I woke up this morning to see this image on the top headline of Drudge Report. It's a picture of Donald Trump's face on the $20 bill with a caption screaming about soaring stocks.
It's been my experience that when stories start to reach the top headlines in the media outlets (and particularly non-business media outlets), there's a good chance they are close to being fully discounted.
That's not to say the stock market won't go higher over time. It will. It always does and I have explained why a number of times here in the past. The stock market is nothing more than a growth function -- it reflects the growth of profits, income, living standards, technology, innovation, etc. Therefore, like all growth functions, it rises over time. Growth is the natural order of the universe. When the universe starts contracting as opposed to expanding like it's doing now, I will let you know. In the meantime, expect growth to be the "norm."
However, just because growth is the natural order doesn't mean it's not a good idea to raise cash every now and then. The fact of the matter is, it's getting hard to find stocks that show decent value. Everything that I look at is expensive from a valuation standpoint. Price/earnings ratios are elevated, and while that alone is not enough to keep a stock from going higher (many playing the momentum game now), I don't like to get involved when things get like that. I've been fully invested since August 2015 and I am raising cash now.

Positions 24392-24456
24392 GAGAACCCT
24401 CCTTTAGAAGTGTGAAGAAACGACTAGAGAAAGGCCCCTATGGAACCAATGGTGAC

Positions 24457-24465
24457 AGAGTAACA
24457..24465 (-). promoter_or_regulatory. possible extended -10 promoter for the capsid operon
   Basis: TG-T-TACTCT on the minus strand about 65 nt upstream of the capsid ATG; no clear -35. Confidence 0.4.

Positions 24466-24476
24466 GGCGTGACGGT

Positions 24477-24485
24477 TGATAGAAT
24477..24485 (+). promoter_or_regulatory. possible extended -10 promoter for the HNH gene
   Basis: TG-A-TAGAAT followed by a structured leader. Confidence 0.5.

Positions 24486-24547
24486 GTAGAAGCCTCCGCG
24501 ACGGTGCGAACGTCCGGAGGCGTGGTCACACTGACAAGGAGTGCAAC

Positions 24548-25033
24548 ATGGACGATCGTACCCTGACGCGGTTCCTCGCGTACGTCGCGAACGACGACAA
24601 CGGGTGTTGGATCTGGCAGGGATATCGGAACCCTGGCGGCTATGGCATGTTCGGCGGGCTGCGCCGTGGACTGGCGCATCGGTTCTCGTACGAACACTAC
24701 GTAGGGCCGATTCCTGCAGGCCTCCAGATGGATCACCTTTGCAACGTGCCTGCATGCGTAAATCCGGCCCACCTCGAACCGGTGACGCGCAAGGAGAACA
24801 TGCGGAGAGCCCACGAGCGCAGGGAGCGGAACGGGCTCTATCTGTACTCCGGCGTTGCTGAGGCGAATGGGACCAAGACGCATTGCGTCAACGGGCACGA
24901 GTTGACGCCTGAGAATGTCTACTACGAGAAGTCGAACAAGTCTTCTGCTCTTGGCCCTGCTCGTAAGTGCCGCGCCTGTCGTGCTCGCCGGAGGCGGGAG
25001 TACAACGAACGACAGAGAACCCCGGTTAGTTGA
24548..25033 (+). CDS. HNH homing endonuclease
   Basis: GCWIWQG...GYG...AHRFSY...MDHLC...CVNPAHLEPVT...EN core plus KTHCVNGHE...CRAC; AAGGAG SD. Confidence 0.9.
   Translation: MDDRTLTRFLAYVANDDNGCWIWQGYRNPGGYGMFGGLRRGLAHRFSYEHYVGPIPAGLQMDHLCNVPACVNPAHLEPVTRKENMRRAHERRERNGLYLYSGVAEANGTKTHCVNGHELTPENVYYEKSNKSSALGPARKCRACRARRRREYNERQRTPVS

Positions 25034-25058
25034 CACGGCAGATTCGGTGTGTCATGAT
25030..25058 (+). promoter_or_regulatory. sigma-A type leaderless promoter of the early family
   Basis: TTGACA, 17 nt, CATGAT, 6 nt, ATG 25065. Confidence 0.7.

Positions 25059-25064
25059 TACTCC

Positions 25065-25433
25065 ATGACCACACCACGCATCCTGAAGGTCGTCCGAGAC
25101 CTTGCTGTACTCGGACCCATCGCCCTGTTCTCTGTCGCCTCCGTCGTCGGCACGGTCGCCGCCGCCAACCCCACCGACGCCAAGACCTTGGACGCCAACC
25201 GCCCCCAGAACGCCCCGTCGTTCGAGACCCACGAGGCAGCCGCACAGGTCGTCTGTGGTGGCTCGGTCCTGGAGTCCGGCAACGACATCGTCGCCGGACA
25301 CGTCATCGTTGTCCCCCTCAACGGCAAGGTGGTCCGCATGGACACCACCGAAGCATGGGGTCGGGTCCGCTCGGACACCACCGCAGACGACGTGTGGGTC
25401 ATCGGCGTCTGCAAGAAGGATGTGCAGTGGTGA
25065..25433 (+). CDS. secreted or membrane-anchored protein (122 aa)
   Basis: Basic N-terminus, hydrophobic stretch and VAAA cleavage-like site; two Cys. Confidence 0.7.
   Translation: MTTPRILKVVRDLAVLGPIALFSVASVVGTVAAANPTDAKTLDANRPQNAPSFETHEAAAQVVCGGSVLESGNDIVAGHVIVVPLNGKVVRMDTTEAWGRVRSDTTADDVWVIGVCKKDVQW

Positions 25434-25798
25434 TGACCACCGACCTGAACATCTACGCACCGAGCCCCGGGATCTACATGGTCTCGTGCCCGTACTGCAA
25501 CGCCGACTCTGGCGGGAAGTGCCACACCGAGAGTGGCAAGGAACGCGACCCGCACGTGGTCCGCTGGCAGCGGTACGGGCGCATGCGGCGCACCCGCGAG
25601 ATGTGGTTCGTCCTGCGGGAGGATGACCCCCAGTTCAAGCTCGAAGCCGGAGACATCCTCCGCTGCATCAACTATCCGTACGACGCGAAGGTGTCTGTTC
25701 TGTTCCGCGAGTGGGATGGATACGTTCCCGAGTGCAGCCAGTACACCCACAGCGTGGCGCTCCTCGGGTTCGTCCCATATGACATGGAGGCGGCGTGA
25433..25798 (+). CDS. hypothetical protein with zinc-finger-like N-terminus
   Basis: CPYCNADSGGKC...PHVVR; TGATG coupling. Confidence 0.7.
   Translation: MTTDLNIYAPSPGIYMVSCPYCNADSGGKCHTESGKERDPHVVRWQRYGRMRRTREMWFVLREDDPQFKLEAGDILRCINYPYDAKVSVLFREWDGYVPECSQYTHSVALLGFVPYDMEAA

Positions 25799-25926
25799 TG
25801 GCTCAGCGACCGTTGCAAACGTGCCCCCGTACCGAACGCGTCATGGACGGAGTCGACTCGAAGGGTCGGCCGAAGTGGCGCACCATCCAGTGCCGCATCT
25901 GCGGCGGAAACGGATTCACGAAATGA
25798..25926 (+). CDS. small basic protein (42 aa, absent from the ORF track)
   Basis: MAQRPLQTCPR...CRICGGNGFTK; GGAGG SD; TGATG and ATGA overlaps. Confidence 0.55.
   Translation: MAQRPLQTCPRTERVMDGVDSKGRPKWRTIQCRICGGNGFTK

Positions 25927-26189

I'll wait for a market pullback to restore some value, which I am sure will happen. There are always opportunities to buy and to buy in a prudent and smart way if one is patient. Patience is the key.
In the meantime, I sit and wonder where all these bulls were back in February and March, April, May, June, July, August, September, October and November leading up to the day after the election?
The answer? They were nowhere. Go back and read my blog post from Jan. 8, where I predicted that the stock market would make a major bottom in January. Or how about my story from Jan. 15, where I said RBS' call to "sell everything" was going to be the worst call of 2016. I also mocked a few other "Masters of the Universe" at the time. There were many more times in the ensuing months, right here on Real Money, where I stated emphatically that you should buy the dips; that the fiscal flows were strong and, therefore, supportive of the economy and the markets.
Very few were saying that; as a matter of fact, most were bearish or selling. Now they are all bullish.
The problem is, right now the fiscal flows are weak. We are negative year-over-year. Credit growth is weak: Total loans and leases at commercial banks are rising at the slowest pace in two years, as is consumer credit.
Money doesn't just make the world go round, it makes the markets move, too. We had strong fiscal flows and credit growth all this year, but after September that stopped. Maybe it could resume once Trump takes office and puts his stimulus into action. I have no idea. We'll see. We've got to see what he gets past Congress.
Right now, however, this entire rally is built on one gigantic bubble of bullish expectation and it's mostly coming from people who were frightened or even selling stocks out of fear of a Trump victory. I think that should tell you something.